True impact of the Syrian Civil War


With US escalation in Syria along with continual pouring of weapons and aid into Syria, the news is dominated by this type of news. However one important segment that is often neglected, although the most tantamount topic, is the crippling economic crisis that lingers long after the guns have stopped firing. According to the United Nations Economic and Social Commission for West Asia (ESCWA), Syria has estimated cumulative losses of about $260 billion between 2011 and 2015. And by the end of this year, Syria’s economy will fall by its 1990’s standards. This crisis can be almost all attributed the war of course which hinders economic growth with destruction of public and private property. But another crucial factor is the sanctions laid by the US and EU in 2011 that prevents imports and exports of even basic goods. It is estimated that exports have fallen nearly 90% due to the destruction of Syrian industrial centers such as Aleppo and the same for its oil and gas industries (which accounts for 25% of Syrian revenue).


These sanctions are highlighted by Obama’s four sets of economic sanctions in Syria which effectively cut off bank transfers, fuel, and medicine. Without funds to finance the economy, the Syrian Lira began depreciate from 47 liras to 1 USD in 2011 to 520 lira to the dollar today. Although inflation and destruction were rampant throughout the country, the cost of living in cities like Damascus actually went up from 196,000 lira ($380) in 2011 to 220,000 lira ($425 in 2011 prices) now. Amidst price increases in living costs and everything else, salaries have dropped significantly with average workers now making monthly wages 26,500 lira ($53) as opposed to 11,000 lira ($220) in 2010. With no cash available to spur any kind of investment albeit exacerbating the inflation and foreign investors forbidden from doing business in the country, black market monopolists made it out of this crisis by monopolizing certain luxury goods such as candy, cell phones, cigarettes, etc in government controlled zones. In addition, pro government forces often loot cities and zones they recapture, leaving the people with even less to work with.

Overall, it is estimated by BMI that the Syrian economy will continue to decrease by an average of 4.9% annually from 2016 to 2019. Then even if the war comes to a close, there still will be illegitimate profits amidst a heavily displaced country with approximately 6.6 million refugees within and outside of Syria(from a population of 21 million) and no viable infrastructure to facilitate economic activity until at least 2021.  In addition to these statistics, approximately 4 million Syrian children (45% of adolescent population) are not in school which will further hinder growth on top of the displacement of labor and human capital. With no sign of abatement to the conflict, unemployment is on the rise with its current rate at over 57% and inflation increasing haphazardly at rates up to 60%, it is expected that it will take 40-50 years for the Syrian state to recover if ever.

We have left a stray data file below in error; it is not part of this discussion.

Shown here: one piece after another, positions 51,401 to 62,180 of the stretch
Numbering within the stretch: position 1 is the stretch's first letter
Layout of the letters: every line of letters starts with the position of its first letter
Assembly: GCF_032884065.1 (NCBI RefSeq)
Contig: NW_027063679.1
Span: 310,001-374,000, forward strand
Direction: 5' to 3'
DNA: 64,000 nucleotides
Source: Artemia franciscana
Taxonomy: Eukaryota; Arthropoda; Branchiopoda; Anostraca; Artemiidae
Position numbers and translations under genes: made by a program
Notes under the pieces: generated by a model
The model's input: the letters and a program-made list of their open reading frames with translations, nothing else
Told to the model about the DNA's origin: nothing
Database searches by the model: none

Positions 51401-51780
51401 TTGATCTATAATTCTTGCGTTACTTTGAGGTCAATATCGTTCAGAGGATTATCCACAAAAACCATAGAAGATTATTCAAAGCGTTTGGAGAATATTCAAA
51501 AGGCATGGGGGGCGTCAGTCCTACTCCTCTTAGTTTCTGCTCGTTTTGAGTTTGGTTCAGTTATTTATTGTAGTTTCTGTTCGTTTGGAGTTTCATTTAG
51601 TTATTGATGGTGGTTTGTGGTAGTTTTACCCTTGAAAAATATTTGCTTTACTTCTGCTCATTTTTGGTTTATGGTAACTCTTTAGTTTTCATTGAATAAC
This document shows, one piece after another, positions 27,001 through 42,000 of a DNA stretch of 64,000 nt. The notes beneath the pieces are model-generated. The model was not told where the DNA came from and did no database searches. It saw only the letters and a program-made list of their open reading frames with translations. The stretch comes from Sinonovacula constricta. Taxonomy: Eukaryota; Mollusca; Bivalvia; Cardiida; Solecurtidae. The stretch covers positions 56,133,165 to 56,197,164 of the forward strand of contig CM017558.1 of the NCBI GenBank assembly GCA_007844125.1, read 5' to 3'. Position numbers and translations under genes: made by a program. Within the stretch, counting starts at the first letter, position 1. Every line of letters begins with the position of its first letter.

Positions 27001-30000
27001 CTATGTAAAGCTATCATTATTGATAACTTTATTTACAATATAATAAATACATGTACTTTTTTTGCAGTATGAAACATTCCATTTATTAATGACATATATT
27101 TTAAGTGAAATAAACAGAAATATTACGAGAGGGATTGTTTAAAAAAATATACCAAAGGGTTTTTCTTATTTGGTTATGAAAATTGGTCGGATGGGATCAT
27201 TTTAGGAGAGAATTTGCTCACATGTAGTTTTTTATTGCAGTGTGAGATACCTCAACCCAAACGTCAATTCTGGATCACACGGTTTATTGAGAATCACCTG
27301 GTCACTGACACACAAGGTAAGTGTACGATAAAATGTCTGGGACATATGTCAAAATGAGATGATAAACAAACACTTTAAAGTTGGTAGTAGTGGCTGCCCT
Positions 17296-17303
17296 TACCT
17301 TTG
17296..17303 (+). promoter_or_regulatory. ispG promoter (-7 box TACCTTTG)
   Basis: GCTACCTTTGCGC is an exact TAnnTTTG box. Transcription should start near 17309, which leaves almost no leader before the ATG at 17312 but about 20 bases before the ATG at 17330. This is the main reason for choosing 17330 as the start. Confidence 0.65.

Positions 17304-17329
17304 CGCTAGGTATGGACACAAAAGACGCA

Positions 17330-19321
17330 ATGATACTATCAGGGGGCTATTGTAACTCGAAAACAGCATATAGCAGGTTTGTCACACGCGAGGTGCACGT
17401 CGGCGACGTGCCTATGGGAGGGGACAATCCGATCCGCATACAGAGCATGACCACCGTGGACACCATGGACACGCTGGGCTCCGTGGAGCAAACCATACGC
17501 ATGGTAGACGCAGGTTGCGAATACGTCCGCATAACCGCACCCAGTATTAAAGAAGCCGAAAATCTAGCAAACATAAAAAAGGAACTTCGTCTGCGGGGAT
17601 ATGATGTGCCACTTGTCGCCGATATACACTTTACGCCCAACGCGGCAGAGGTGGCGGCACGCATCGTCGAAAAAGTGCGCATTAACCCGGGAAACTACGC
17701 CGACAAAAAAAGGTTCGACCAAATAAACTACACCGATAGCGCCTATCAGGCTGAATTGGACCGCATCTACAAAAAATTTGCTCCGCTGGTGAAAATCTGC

-Alex Ha




3 thoughts on “True impact of the Syrian Civil War

  1. megal018

    It’s interesting to see how much Syria’s economy has regressed. The country as seen a lot of capital destroyed as well as labor displaced. I will be interested to see how, or even if, the United States helps to rebuild the economy of Syria. I think in this case the capital may be easier to replace than the labor and human capital.

  2. lukereynolds33

    I think any solution in Syria will require massive UN and NGO aid packages. With over 13.5 Syrians in need of humanitarian aid there has to be other aid set aside for rebuilding the crippled cities that are not suitable for both living and business. Additionally, Syria has not been able to trade with Western nations (mostly due to the Assad Regime) and any business that is conducted through Syria is pretty much controlled by Iran, Hezbollah, and Russia. If this terrible war is to end, I think an economic war will begin that will seriously call upon developed nation to restore economic stability to a key geographic territory in the Middle East.
    -Luke Reynolds

  3. michaelmorigi

    I agree that it seems like the economic impacts of the Syrian Civil War have been overlooked for the most part in the news. Regarding Luke’s point, I’m not sure which group would fork over the necessary money to help the economy recover. I don’t believe that the current US administration would give a new regime – even if pro-US – billions of dollars (akin to the Marshall Plan). First the war needs to end, then people can even start considering a rebuilding plan. However, the war doesn’t seem to be ending anytime soon.


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